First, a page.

Layers of Homelessness

Molly McNulty, Staff Writer

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“You could be sitting next to a student living in a transitional shelter or a hotel and you wouldn’t even know,” said House C guidance counselor Brian Wanat.

According to the Barnstable Police Department, roughly 400 homeless people have been identified in Barnstable at one time or another throughout the year–many are elderly, but also many include youth. Although there are many misperceptions of homelessness, it directly affects our community within and beyond BHS. Under the McKinney-Vento Homeless Assistance Act students’ rights to school enrollment, class attendance, and full participation in all school activities are protected in the United States. Wanat explained how all students regardless of housing situation are treated fairly and are able to receive necessary help. He also urges students to notify their guidance counselor if their housing situation shifts.

However, “The demographics of the homeless population are changing, there are more elderly which is reflective of the larger elderly population across Cape Cod,” said Sergeant Jennifer Ellis. Oftentimes homelessness roots from drug/alcohol abuse, mental illness, or financial hardship. Yet, there are many different “layers of homelessness,” explained Officer Brian Jenkins.

“There are different types of homelessness. Homeless is more than people walking around downtown Hyannis and sleeping at the shelter – there are homeless people that live out of their cars; homeless people that live outside; homeless people that couch surf; homeless people that live with friends; homeless people that stay in hotels; homeless people that stay in temporary shelters; homeless families…,” said Ellis. “The faces and layers of homelessness are multiple and complicated. There is no definitive number of layers.”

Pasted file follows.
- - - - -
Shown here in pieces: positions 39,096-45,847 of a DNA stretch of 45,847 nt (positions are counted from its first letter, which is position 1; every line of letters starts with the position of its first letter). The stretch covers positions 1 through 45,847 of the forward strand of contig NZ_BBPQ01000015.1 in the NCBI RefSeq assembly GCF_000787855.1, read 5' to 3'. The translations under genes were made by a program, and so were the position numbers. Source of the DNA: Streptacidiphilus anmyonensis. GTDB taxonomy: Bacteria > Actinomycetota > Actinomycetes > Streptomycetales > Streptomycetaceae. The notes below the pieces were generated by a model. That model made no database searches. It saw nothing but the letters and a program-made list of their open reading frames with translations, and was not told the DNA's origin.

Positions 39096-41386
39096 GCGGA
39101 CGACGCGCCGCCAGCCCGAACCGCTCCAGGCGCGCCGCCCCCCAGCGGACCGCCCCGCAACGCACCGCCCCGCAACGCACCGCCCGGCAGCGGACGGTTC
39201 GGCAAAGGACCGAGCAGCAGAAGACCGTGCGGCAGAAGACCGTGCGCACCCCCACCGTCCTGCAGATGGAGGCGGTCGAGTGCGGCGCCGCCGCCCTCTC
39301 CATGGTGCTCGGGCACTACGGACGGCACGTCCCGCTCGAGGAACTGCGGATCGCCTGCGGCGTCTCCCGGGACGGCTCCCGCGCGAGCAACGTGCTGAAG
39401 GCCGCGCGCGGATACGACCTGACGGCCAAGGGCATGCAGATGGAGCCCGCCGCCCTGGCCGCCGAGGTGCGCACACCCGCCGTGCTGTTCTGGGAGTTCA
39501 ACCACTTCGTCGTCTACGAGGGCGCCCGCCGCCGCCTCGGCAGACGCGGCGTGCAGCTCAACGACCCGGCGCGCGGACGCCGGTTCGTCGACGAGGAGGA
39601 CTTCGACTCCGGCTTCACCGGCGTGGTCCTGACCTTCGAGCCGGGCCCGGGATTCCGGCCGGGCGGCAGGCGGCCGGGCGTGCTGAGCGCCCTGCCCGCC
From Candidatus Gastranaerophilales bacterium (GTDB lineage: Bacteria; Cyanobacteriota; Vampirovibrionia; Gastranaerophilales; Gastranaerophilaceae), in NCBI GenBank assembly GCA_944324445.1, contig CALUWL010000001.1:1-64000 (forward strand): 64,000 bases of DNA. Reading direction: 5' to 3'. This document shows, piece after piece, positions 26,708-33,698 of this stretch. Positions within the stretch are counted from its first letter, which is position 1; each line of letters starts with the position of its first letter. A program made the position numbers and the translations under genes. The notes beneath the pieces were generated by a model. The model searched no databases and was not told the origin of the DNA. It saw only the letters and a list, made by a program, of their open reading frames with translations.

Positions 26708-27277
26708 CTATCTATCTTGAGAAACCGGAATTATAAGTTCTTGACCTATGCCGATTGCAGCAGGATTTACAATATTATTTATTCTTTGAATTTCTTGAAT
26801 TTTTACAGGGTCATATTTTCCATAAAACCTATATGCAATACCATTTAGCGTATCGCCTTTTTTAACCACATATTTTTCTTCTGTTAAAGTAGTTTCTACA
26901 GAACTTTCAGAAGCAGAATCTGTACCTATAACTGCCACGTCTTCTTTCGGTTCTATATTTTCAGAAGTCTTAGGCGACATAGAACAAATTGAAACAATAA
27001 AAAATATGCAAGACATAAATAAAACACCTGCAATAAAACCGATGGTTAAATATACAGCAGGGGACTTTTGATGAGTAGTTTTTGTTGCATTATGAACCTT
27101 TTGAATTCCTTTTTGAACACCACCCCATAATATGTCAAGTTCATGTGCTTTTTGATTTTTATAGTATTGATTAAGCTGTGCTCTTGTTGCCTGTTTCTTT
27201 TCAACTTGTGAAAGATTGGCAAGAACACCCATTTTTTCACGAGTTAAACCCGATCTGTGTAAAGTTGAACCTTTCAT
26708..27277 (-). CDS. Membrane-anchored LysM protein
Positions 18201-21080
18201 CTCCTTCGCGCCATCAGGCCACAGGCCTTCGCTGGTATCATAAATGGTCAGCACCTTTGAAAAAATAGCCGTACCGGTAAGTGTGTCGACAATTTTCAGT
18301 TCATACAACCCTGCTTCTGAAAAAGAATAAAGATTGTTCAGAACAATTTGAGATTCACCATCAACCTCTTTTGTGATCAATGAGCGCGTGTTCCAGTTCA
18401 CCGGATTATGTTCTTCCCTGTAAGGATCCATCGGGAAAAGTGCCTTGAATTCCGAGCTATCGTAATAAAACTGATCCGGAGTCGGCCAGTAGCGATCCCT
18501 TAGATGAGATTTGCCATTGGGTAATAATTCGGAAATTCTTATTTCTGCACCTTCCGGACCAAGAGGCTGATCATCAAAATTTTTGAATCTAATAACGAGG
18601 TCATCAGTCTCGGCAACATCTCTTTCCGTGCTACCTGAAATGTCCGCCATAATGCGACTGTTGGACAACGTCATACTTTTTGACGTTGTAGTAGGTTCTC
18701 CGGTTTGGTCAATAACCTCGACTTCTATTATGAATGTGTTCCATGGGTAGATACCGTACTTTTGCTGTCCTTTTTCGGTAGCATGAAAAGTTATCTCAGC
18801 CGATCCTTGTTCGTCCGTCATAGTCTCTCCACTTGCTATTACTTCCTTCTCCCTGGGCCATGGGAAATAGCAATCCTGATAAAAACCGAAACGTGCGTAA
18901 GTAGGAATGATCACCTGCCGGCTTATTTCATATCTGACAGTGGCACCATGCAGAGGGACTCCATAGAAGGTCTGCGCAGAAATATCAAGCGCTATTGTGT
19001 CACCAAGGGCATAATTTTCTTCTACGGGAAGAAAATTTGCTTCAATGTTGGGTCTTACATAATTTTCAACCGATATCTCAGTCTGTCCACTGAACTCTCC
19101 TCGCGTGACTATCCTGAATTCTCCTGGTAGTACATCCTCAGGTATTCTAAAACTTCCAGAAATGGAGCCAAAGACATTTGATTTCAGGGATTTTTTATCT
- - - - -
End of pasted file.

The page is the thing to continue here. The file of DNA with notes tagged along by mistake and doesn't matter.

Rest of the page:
Officer Jenkins and Sergeant Jennifer Ellis are part of the Barnstable Police Department’s Community Impact Unit. “It is a relatively new unit established 4 years ago to deal with the homeless,” said Lt.  Mike Clark. Clark articulated that it is a street outreach team composed of the police and other agencies who collaborate and work to problem solve different situations and manage a population which oftentimes includes mental illness and addiction issues. The community impact unit interacts with the homeless everyday and works diligently to assist those in need.

“A major misperception I’ve encountered is that there aren’t enough resources for the homeless,” said Officer Jenkins, “However, there is an overwhelming amount of [outreach workers and social service agencies], breaking their backs working day and night to help.”

This winter, in response to dangerous weather conditions, the police department funded rooms at local hotels to aid the homeless during the frigid temperatures. They housed nine people who had nowhere else to stay because there wasn’t enough space to accommodate such large numbers within the shelters and some homeless were banned from shelters due to issues with rule following. The police immediately took action and addressed the housing issue.

“Either that or they were going to freeze to death,” said Ellis.

“If I had to describe my experiences with the homeless in one word it would be ‘unpredictable.’” said Jenkins, “Each interaction is different there are some people I see everyday who will give me a high five or a thumbs up, but other times I deal with a variety of personalities”